Hell Fest (2018) Film Review
It's hell getting out
Hell Fest features the perfect setting for a slasher, where monsters lurk round every corner waiting for unsuspecting victims to cross their paths. Of course, it’s all just for fun and no one is supposed to get hurt, but in Hell Fest, one man dons a mask of his own and preys on people he wants to truly petrify. With everyone thinking it’s all part of the act and under the guise of a member of staff, he is able to carry out violent attacks in plain sight.
It’s a concept that has been covered frequently and Hell Fest doesn’t bring anything new to the slasher table. The characters are typical teenagers with very little death and it’s pretty obvious who’s going to make it to the end. It’d be wrong of me to tell you exactly what happens, but there are a couple of surprising early deaths that are grisly and creative. Plus, there’s an intense set piece that sees someone almost lose their head, so gore lovers will not be disappointed.
Elsewhere, it’s reasonably fun to watch the teens wander the park and certainly prepare yourself for a few jump scares, but there’s something missing under the bright lights and the colourful glare. There’s very little substance and for all of director Gregory Plotkin’s (Paranormal Activity: The Ghost Dimension) clear love for the horror genre, Hell Fest falls into the trap of delivering very little than an homage. 2018 has been such a strong year for horror and it is a shame that Hell Fest cannot join the ranks and is instead, resoundingly predictable, failing to be the standout slasher it had the potential to be.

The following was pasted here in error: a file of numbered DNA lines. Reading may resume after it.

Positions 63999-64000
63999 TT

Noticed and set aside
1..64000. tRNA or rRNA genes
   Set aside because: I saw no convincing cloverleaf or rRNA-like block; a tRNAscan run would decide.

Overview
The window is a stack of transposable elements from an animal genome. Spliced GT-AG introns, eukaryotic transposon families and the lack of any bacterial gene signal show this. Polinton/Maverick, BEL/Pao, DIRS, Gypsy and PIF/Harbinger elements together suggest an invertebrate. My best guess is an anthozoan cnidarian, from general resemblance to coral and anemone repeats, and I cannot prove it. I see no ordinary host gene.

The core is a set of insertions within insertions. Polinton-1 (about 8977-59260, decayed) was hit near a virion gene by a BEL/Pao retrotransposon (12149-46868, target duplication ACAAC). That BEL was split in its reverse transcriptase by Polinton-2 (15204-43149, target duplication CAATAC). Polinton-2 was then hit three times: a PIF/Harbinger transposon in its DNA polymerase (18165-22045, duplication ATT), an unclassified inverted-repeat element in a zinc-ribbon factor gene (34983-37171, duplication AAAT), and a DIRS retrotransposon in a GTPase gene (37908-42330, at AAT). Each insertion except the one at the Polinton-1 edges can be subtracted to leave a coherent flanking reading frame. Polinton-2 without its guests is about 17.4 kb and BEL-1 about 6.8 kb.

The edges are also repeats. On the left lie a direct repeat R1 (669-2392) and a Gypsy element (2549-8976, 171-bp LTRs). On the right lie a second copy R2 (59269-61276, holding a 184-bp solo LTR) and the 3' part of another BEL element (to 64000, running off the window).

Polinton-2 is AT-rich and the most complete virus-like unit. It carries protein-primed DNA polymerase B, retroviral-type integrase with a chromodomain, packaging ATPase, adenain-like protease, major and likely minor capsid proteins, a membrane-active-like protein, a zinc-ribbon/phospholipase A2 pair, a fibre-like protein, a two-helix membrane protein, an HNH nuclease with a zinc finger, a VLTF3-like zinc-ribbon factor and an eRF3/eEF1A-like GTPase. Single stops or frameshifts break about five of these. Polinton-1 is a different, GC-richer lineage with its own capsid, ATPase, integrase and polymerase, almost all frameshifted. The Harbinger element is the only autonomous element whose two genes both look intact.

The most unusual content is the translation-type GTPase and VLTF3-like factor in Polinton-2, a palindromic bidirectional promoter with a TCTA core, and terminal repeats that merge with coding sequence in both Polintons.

For all its bright lights and attractively retro visual style, Hell Fest can’t match the intensity or terror that is felt in the classic slashers it desires to replicate. Part of what made David Gordon Green’s recent Halloween so successful was the sense of journey from Michael Myers. Through long-takes and over-the-shoulder camera shots, we were given a sense of how Michael Myers made it to Laurie Strode’s doorstep and it added a credibility to the horror story.
For all its bright lights and attractively retro visual style, Hell Fest can’t match the intensity or terror that is felt in the classic slashers it desires to replicate
In Hell Fest we don’t get a feel of the killer’s whereabouts and, instead, he appears by magic everywhere our protagonists are. This would have been less irritating if the film hadn’t already established the idea of it being “regular” people who commit crimes on Halloween night. He’s not painted as an un-killable or supernatural Michael Myers or Jason Voorhees type, he’s a normal dude, so how does he manage to be everywhere and anywhere he wants?
At its most simple Hell Fest should be a fun and brutal slasher flick, but unfortunately, the film fails to truly terrify and is instead a mostly formulaic and tiresome 90-minutes.
DIRECTOR: Gregory Plotkin
STARS: Bex Taylor-Klaus, Reign Edwards, Tony Todd, Amy Forsyth, Michael Tourek, Courtney Diaz
RUNTIME: 89 minutes